As far as
Code: [Select]
`if (millis() > tt)` part, this is your sample rate. This is very poor programming. Ideally you would use interrupts for precise timing. Ideally you would also eliminate analogRead() and replace it with much faster code.
But if you want a better, just slightly improved version, do something like this...
Code: [Select]
`long frequency = 500; //hz...if(micros() >= tt){  tt = micros() + (int)(1000000L / frequency);  ...}`
Title: Re: FFT Library
Post by: Shadorc on May 12, 2015, 04:52 pm
Hello !

First of all, thank to PS991 for the explications !

I'm here again for new questions ! :D (Sorry but you are the only ones who can help me, my professor doesn't understand this library...)

So, the data[] returns by the fix_fft() function,
If I understand correctly, this array contains amplitudes in ascending order of frequency ? Is that exact ?

And if it's true, why the maximum value contained in the data[] array will increase with the frequency and, arrived at 127, decrease to 0, and increase to 127, and decrease to 0... ?

Thank you !
Title: Re: FFT Library
Post by: KeithRB on May 12, 2015, 07:59 pm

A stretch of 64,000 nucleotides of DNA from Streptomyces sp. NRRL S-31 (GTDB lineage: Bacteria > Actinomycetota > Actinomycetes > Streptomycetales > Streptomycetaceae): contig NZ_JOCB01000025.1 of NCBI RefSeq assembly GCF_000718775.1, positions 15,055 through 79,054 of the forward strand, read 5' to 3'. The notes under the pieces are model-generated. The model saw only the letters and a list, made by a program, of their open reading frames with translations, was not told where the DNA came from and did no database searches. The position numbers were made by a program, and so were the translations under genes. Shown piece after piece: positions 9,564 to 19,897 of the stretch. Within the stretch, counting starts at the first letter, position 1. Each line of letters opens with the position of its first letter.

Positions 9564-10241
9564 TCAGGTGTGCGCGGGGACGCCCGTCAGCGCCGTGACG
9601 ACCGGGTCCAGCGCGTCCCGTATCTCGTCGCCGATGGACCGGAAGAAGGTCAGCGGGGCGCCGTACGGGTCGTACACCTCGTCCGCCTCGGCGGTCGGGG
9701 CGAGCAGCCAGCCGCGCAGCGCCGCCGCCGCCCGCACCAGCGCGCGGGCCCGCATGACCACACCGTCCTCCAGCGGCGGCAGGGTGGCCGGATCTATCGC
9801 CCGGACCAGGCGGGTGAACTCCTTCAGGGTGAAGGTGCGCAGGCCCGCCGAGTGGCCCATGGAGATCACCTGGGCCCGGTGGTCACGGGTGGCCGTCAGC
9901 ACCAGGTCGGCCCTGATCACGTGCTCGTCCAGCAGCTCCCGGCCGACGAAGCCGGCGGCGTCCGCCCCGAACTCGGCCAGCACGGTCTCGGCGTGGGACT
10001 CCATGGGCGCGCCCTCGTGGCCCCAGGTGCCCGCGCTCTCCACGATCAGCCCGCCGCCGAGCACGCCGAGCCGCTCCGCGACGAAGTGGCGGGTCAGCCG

What is the data being passed to fix_fft()?

The data can look like anything depending on the spectrum of the time domain signal you are inputting. You might also have aliasing problems.
Title: Re: FFT Library
Post by: Ps991 on May 20, 2015, 10:27 am
Sorry for the huge delay...I have not been on much...

Quote
If I understand correctly, this array contains amplitudes in ascending order of frequency ? Is that exact ?
I'm no expert, but this seems exactly correct.

Quote
And if it's true, why the maximum value contained in the data[] array will increase with the frequency and, arrived at 127, decrease to 0, and increase to 127, and decrease to 0... ?
You will be need to be more specific, I do not understand the question. What is oscillating between 127 and 0, under what conditions? Maybe post some data?
Title: Re: FFT Library
Post by: pjrc on May 21, 2015, 11:40 am
To accurately sample between 0-2000, your best bet is to sample at 4000 times a second and ....
The trouble with this is what happens if your signal has any signal content between 2000 to 20000 Hz, like the many harmonics of the notes between 82.4 to 1318.52 Hz.  Those harmonics at higher frequencies, and other frequency content associates with the way the note changes over time, are why it sounds like a musical instrument and not a sterile-sounding pure sine wave.